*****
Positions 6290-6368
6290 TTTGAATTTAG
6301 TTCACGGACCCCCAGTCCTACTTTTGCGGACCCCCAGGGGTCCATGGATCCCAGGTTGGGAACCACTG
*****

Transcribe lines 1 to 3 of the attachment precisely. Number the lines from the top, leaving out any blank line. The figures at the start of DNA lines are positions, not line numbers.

Positions 6290-6368
6290 TTTGAATTTAG
6301 TTCACGGACCCCCAGTCCTACTTTTGCGGACCCCCAGGGGTCCATGGATCCCAGGTTGGGAACCACTG